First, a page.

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Limping to the Finish

Campaigns Lack Drama as National Problems Override California Concerns

October 27, 2002|Mark Z. Barabak | Times Staff Writer

There are few issues that matter more in politics than peace and prosperity. And yet as the economy drags its heels and the nation marches toward possible war with Iraq, there is an oddly disconnected feel to this election season in California.

Perhaps it's because those issues and their associated anxieties seem so far removed from Sacramento. "There's no state election that's going to affect anything having to do with terrorism, international affairs, snipers or anything that people seem to be fixated on," said political analyst Tony Quinn, a former GOP strategist. "And there's no sign that people think Sacramento has anything to do with the economy of California."

The latter view may be overly dismissive. But events and politicians alike have conspired to rob this election of much of its usual enticement.

In redrawing the state's legislative and congressional boundaries -- part of a once-a-decade process reflecting population shifts -- the Legislature managed to effectively remove serious competition from all but a few contests across the state.

After inserting himself into the other party's primary through a $10-million advertising blitz against front-runner Richard Riordan, Democratic Gov. Gray Davis drew the opponent he preferred. He is now a solid favorite to win a second term over Republican businessman Bill Simon Jr. -- notwithstanding voters' deep and abiding distaste for him.

Hanging over it all is the insidious shadow of Sept. 11, which suddenly made the world seem a smaller and more vulnerable place -- and the usual back-and-forth of politics seem irrelevant.

"The big concern for voters is over things they can't control," said Jaime Regalado, a political scientist and executive director of the Pat Brown Institute at Cal State Los Angeles. "People are saying, 'I'm not sure voting is the way to safeguard myself in this new world.' "

The jagged tone of the race for governor has hardly offered much reassurance.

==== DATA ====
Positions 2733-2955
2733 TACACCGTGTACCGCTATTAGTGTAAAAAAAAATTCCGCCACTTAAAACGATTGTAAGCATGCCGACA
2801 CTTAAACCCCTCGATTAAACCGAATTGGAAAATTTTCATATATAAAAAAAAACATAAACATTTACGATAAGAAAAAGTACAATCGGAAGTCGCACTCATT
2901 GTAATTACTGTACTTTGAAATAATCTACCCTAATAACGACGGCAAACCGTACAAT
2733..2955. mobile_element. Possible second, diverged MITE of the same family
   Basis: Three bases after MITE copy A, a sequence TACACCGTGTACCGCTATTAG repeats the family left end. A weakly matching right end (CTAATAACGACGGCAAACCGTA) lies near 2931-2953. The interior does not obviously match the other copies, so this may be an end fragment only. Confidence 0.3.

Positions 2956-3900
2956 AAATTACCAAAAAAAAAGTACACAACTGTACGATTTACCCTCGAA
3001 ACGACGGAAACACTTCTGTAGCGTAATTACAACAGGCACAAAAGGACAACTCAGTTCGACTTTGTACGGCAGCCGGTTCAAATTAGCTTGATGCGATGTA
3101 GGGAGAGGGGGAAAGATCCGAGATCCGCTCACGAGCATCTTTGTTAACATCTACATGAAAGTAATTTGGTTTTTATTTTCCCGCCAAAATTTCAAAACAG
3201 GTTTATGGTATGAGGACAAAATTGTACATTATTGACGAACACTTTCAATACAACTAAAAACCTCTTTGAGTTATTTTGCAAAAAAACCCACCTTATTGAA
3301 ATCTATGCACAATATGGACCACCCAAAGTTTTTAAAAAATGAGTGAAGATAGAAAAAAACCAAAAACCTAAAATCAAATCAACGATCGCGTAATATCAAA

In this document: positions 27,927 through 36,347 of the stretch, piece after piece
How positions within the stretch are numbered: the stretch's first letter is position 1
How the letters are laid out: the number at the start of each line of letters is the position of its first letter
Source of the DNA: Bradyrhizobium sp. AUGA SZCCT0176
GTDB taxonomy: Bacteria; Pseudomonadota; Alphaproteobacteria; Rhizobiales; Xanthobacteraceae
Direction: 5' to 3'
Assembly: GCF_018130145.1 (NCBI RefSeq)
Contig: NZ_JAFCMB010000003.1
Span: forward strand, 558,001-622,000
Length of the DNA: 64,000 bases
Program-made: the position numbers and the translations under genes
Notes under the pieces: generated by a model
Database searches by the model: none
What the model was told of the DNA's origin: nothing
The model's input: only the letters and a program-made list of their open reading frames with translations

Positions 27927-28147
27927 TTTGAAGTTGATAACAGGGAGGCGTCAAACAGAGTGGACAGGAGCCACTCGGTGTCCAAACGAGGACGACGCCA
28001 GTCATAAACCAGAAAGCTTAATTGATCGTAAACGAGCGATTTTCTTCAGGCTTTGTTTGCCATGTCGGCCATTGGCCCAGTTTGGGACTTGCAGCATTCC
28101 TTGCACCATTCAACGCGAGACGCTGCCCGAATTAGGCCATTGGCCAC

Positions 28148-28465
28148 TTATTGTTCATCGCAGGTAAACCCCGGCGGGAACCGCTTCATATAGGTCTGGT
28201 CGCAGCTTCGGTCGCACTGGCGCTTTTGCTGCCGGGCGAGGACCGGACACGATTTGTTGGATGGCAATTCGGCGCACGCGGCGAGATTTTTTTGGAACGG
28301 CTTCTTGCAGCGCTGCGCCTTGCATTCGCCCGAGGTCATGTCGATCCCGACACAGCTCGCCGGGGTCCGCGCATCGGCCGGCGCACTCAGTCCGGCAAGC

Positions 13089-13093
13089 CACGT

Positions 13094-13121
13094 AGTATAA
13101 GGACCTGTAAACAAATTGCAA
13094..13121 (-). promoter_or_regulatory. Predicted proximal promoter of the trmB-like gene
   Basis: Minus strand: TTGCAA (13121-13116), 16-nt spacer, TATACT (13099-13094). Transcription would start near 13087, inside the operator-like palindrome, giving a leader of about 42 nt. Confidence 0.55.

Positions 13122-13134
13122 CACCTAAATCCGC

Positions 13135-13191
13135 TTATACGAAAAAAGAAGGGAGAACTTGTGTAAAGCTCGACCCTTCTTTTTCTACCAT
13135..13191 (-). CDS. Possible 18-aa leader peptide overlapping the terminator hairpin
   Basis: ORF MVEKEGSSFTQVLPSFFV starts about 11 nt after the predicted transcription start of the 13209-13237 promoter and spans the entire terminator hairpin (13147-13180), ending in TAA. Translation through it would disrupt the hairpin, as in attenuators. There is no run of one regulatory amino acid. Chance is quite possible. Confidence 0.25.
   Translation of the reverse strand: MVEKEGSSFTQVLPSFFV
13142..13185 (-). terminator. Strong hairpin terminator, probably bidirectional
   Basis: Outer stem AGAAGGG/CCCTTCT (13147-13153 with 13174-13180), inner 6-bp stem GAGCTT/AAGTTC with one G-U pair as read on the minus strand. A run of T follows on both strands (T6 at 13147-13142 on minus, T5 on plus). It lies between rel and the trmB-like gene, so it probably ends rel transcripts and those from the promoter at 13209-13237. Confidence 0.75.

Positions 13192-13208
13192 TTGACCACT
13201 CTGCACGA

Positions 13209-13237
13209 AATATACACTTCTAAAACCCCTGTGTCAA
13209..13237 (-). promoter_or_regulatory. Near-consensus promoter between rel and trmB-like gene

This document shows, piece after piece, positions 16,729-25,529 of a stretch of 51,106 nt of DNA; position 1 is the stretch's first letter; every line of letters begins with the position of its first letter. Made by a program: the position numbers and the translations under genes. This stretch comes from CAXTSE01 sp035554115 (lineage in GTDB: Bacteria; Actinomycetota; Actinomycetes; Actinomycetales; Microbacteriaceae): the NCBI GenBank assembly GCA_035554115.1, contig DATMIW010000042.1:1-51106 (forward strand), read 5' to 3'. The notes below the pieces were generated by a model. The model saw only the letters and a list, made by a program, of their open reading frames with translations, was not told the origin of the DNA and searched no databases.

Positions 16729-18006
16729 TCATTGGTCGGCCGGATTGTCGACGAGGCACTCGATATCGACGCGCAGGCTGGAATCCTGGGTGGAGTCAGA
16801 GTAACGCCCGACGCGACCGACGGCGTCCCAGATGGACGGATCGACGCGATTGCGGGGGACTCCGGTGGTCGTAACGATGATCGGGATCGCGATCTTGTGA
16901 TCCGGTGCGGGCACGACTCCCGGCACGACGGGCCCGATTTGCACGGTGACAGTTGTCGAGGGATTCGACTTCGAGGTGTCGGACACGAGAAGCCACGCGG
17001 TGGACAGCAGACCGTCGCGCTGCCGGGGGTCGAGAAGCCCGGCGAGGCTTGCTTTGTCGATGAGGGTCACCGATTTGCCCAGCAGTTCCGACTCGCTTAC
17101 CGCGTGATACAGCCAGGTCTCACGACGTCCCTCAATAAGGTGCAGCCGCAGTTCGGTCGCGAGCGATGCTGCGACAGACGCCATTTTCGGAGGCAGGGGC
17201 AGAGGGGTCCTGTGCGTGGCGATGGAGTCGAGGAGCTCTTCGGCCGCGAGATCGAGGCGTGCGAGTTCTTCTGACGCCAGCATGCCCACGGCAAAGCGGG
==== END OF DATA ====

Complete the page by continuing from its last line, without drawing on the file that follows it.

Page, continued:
As a result, experts are forecasting a record low turnout on election day, Nov. 5, to match the overwhelming stay-at-home rate in the March primary, when only about a quarter of eligible Californians cast ballots.

The apathy is evident to strategists like Gale Kaufman. The Democratic consultant has convened numerous focus groups in the last 18 months -- only to find the people complaining at the prospect of having to discuss politics for a full two hours. "People just don't seem to care," Kaufman said.

Of course, millions of Californians will turn out to vote in just nine days, grudgingly or not. Some will act out of patriotism or a sense of civic responsibility. Others will enter the polling booth fired with conviction: for Davis or for Simon, to split apart the city of Los Angeles or to keep the nation's second-largest city intact.

It may not be war and peace, but there are plenty of important decisions to be made, among them filling eight statewide offices, ruling on seven state ballot initiatives, confirming three California Supreme Court justices and deciding those few competitive legislative and congressional races that present true contests.

Topping the ticket is the race for governor, headlined by two candidates who have spent far more time dwelling on their rival's shortcomings than offering any affirmative thoughts on, say, dealing with the state's budget problems, its fraying infrastructure or overcrowded freeways.

Davis has attacked businessman Simon as a right-wing political novice in far over his head -- an assault abetted by the rookie candidate's frequent campaign stumbles. Simon has assailed Davis as an ineffective and unprincipled money-grubber -- a charge underlined by the incumbent's hesitant response to the budget and electricity crises, and his ceaseless fund-raising.

Many despairing voters look at the two and see "the classic situation of choosing between the lesser of two evils," as voter Anthony Fenner, an Oakland Democrat, recently put it, using perhaps the most oft-heard statement of this discontented election cycle. "Maybe it's the time to vote my heart instead of trying to avoid someone more horrible than the guy I'm voting for," said the 41-year-old cabinetmaker, who is thinking of backing the Green Party's Peter Camejo or one of three other minor party candidates "to get them on the map."

Along with the race for governor, there are seven other statewide contests to be decided. Democratic incumbents are defending three of their seats against Republican challengers and assorted minor party candidates: Lt. Gov. Cruz Bustamante faces state Sen. Bruce McPherson; Treasurer Phil Angelides is running against Greg Conlon, and Atty. Gen. Bill Lockyer faces state Sen. Dick Ackerman.

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